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Evangeline Lilly Talks About How Wasp Fits in With The #TimesUp Movement

Ant-Man and the Wasp is in theaters July 6th

photo: Louise Manning-Bishop/Momstart

I had met and interviewed Evangeline Lilly twice before – once for Ant-Man in 2015 and the second time last year in Atlanta on the set of Ant-Man and the Wasp. It seems like she has gotten used to – and even excited about – meeting us as press over the standard journalist from some major outlet, presumably because of the female force that our industry has.

Lilly, who plays Hope van Dyne/The Wasp in Marvel’s latest Ant-Man and the Wasp is very excited to play a kick-ass female super hero. As a woman’s rights activist (nay, a human rights activist) she is thrilled to be part of the female movement in Hollywood.

It was really cool, that they [filmmakers] really wanted to honor this moment where a female superhero is being titled and billed, and I think Marvel is just absolutely hell bent and passionate right now about representing women as fierce and capable and as equals to men.  

This comes at no surprise on the heels of Avengers: Infinity WarA pivotal moment in females in cinema came when female villain Proxima cornered Scarlett Witch during a major battle scene and said “He will die alone, as will you”. Just as Proxima was going to end Scarlett, Black Widow says nonchalantly “She’s not alone” as she and Okoye come to the rescue. It was a major moment in girl-power and support to which Evangeline, at the world premiere of Infinity War, jumped up from her chair and exclaimed what we were all thinking: “F*CK YEAH!!”

photo: Louise Manning-Bishop/Momstart

 

I wanted to show that we are strong because of our femininity, not in spite of it.  

Lilly talked about how growing up there weren’t really many female superheroes with the exception of Wonder Woman who’s story was past her prime when Lilly was young. She did adore Michelle Pfeiffer as Catwoman (didn’t we all?):

I used to fantasize about being Michelle Pfeiffer as Catwoman.  I was obsessed with her. And partly because it’s Michelle Pfeiffer in a skin-tight leather costume, owning it, and being fierce as shit.  But, also I think it was because there wasn’t a lot to choose from. There just weren’t very many female superheroes. It was mostly male superheroes.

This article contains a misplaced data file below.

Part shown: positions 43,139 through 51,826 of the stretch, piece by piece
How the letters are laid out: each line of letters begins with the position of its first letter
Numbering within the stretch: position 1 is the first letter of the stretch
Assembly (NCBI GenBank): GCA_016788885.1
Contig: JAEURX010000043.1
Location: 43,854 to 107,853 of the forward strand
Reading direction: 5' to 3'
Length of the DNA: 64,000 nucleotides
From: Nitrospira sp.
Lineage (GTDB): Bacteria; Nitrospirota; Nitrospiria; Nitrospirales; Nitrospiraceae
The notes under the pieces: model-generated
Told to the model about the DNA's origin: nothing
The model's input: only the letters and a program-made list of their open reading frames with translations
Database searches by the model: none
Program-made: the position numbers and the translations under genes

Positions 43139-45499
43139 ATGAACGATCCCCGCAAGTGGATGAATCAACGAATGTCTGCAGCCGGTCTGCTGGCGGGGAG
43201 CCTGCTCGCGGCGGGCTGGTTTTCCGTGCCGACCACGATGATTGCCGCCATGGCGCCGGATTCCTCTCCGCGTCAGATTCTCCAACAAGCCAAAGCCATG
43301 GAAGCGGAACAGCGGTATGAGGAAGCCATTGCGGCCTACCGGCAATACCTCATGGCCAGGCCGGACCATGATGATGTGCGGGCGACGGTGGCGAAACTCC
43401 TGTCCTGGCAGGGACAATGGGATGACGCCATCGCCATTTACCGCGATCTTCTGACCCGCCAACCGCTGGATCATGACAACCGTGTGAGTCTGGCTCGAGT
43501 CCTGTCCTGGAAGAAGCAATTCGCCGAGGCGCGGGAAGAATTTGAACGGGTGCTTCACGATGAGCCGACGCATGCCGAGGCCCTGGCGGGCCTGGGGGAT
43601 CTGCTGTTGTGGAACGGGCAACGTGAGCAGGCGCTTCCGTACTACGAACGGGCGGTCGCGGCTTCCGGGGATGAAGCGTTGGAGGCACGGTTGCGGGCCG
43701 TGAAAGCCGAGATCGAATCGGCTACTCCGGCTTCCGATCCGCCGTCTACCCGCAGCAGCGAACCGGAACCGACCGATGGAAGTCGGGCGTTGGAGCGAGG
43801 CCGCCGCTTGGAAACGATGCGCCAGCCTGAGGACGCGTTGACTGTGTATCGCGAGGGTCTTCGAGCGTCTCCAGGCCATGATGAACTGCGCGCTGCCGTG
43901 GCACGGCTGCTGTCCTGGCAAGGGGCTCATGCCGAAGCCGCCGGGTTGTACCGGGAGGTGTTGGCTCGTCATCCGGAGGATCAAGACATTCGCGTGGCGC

Evangeline Lilly does know there is more to do to bring females to an equal level as males in Hollywood and many other industries. Taking down the predators who have held women back is a great start. Talking about sexual abuse and #MeToo and #TimesUp is another. It is a big deal to have a female character get title billing in a Marvel film and Lilly is honored to be the first of many.

photo: Louise Manning-Bishop/Momstart

Sometimes I think we’re making a mountain of a molehill, because there have been female superheroes in the MCU the whole time, and they’re amazing, and they’re strong, and kickass, and all of those things.  But I think what this moment in our culture, with #MeToo and #TimesUp is saying, we know. We know we’ve made some progress, and that’s great, but we’re still not equal, and that’s clear by the fact that you’ve made 20 movies, and never had a female in the title.  So, this is a big moment, and it is a big deal, and I don’t want to downplay it. I want to celebrate it and be excited about it.  

One thing Lilly would love is to have all of the Marvel women in one film. As for now it’s just rumor, but who knows? Avengers 4 has a very real possibility of bringing all of the women together. Infinity War almost did.

Lilly’s female voice also comes through in the fight scenes, which she compares to ballet.

Let’s examine how a woman could have an advantage over a man, physically, because she’s a woman. Not because she figured out how to move like a man.

I wanted to show that we are strong because of our femininity, not in spite of it.  I wanted to show that, when Hope was Hope, and she was emotional and vulnerable and smiling and pleasant and happy and not like, just badass bitch, you know.   I wanted to show that when she was fighting, by incorporating grace and elegance and femininity into the fight, and I feel like, in the fan, that out the window, back, I mean, it’s ballet.  Like no dude could do that, ’cause men can’t move that way, because they don’t have the flexibility, agility or the petiteness to come out a back window and in a front window.  They just couldn’t.

Ant-Man and the Wasp is in theaters Friday July 6th

 

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